|Publication number||US4223301 A|
|Application number||US 05/895,062|
|Publication date||Sep 16, 1980|
|Filing date||Apr 10, 1978|
|Priority date||Apr 10, 1978|
|Publication number||05895062, 895062, US 4223301 A, US 4223301A, US-A-4223301, US4223301 A, US4223301A|
|Inventors||Johnny C. Grimes, Richard L. Pierce, Jimmy R. Payne, Nate Schlaifer|
|Original Assignee||Grimes Johnny C, Pierce Richard L, Payne Jimmy R, Nate Schlaifer|
|Export Citation||BiBTeX, EndNote, RefMan|
|Patent Citations (3), Referenced by (33), Classifications (17)|
|External Links: USPTO, USPTO Assignment, Espacenet|
This application is a continuation-in-part of a prior application, Ser. No. 797,382, filed on May 16, 1977, and now Grimes et al U.S. Pat. No. 4,101,886.
1. Field of the Invention
This invention relates to a means for controlling and conserving the usage of energy, particularly of electrical energy by appliances operative in a room provided as an accommodation for a guest occupant. More specifically, a device is disclosed for controlling a plurality of appliances responsive to the presence or absence of the occupant, particularly as detected by door-activated switches.
2. Description of the Prior Art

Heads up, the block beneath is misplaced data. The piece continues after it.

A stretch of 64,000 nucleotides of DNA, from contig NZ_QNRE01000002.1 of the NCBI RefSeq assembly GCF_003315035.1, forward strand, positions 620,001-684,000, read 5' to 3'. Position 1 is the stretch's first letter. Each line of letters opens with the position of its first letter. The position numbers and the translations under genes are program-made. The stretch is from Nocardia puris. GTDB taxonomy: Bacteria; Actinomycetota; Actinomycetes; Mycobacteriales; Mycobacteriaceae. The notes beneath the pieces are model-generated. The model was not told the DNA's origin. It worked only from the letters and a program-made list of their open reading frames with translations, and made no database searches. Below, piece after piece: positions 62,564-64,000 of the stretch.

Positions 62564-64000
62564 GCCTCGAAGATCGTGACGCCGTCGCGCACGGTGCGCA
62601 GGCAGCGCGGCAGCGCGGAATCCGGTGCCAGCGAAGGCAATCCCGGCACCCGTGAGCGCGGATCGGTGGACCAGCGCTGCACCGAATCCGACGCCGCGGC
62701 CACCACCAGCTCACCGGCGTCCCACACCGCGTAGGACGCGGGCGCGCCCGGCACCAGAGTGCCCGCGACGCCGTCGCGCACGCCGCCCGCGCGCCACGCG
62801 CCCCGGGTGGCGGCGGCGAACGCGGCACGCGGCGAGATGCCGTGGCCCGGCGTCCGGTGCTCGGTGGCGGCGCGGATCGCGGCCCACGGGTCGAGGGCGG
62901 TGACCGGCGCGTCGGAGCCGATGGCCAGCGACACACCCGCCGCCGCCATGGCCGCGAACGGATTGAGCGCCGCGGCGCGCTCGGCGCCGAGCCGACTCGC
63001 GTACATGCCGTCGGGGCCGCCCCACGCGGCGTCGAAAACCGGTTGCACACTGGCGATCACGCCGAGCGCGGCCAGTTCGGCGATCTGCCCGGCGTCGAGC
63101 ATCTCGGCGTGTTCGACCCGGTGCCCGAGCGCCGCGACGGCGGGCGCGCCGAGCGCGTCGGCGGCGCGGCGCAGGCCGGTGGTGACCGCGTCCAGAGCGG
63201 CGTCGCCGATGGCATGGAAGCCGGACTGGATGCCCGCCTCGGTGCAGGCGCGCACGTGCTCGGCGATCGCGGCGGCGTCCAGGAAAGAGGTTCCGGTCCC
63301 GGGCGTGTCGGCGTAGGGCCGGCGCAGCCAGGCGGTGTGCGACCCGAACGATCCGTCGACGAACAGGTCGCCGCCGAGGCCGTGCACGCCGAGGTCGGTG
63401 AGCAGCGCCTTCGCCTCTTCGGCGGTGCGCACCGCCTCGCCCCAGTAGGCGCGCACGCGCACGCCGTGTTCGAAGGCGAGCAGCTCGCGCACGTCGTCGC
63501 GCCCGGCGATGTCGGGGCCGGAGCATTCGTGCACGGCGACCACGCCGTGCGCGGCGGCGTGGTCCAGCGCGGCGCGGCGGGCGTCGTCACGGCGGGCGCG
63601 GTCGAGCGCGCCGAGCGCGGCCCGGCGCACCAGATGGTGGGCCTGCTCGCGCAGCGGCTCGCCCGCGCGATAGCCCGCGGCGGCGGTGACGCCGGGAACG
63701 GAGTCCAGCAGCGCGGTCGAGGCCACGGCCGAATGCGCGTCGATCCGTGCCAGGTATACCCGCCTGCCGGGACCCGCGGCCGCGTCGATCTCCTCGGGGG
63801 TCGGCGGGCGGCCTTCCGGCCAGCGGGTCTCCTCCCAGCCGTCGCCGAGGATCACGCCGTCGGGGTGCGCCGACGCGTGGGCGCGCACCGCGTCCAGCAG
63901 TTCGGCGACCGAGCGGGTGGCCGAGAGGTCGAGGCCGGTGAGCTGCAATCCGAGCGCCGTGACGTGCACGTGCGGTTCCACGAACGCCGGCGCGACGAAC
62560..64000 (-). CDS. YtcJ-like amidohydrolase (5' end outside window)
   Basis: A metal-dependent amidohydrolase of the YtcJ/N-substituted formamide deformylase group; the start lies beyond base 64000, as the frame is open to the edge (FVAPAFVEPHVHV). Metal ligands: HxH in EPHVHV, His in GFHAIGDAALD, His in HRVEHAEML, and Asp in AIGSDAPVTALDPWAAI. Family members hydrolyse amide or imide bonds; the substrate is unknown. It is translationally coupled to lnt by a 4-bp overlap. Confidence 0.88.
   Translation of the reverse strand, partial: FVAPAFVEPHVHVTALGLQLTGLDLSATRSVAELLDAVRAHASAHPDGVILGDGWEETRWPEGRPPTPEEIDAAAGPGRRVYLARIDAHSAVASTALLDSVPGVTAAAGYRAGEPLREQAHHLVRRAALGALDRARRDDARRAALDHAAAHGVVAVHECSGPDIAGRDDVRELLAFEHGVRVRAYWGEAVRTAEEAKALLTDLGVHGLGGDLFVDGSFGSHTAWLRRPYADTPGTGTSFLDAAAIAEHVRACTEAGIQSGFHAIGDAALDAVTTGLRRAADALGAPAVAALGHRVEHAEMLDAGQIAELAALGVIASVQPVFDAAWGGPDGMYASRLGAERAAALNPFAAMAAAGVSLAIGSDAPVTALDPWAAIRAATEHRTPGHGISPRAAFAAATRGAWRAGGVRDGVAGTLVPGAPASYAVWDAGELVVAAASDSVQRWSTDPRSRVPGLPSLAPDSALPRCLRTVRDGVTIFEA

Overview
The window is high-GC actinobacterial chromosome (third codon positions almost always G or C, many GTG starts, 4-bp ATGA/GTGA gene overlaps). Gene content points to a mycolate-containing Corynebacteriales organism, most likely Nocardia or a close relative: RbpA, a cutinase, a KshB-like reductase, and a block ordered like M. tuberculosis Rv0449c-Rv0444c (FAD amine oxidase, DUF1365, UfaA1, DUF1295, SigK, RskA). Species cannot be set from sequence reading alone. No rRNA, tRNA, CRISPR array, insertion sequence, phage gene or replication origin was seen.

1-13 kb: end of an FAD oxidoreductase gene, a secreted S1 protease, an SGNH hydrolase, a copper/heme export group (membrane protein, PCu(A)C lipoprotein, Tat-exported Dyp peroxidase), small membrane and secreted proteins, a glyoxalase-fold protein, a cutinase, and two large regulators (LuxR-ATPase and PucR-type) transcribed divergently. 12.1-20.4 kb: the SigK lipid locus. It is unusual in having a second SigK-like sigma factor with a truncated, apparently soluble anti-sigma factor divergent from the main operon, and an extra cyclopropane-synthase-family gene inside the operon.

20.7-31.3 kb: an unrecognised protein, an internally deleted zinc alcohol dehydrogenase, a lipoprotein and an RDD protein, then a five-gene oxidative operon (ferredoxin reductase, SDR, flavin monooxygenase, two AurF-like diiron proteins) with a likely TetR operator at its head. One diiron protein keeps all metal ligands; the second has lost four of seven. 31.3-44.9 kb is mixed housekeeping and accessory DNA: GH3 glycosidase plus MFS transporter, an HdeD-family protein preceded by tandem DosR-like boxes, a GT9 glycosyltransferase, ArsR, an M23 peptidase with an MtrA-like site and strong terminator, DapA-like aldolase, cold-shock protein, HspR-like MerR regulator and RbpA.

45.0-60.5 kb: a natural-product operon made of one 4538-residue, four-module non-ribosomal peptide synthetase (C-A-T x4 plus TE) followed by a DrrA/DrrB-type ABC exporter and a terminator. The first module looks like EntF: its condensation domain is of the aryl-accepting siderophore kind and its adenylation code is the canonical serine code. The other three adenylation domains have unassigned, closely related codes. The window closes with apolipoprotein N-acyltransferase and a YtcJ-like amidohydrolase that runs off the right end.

While prior art devices tending to control air conditioning and heating devices responsive to opening of windows are known, e.g. Dageford U.S. Pat. No. 3,729,735, such devices function irrespective of the presence in a room of its occupant. The major concern therein is to avoid heating of cool external air, or cooling of warm external air brought in through an open window.
However, such devices do not pertain to a solution of the problem of guest comfort existing within the lodging industry. Specifically, guests are ordinarily supplied with appliances utilizing electrical energy which affect lighting, provide television and other amenities, and heat and cool the occupied room. However, guests are known to leave rooms after having availed themselves of the room comforts without disconnecting the various appliances or readjusting heating and cooling thermostats to acceptable levels for the unoccupied room prior to leaving.
Thus, while the majority of the time which a guest rents a room is spent by the guest externally of that room, electrical energy consumption continues throughout the period in many cases as if the guest were still present.
Accordingly, it is an object of this invention to provide an apparatus for controlling and conserving usage of electrical power in the absence of an occupant of a room.
Another object is to minimize usage of electrical power, yet to maintain a room in a habitable temperature range.
Yet another object is to provide for the disconnection of appliances from a source of electrical power responsive to opening of a deadbolt on a door.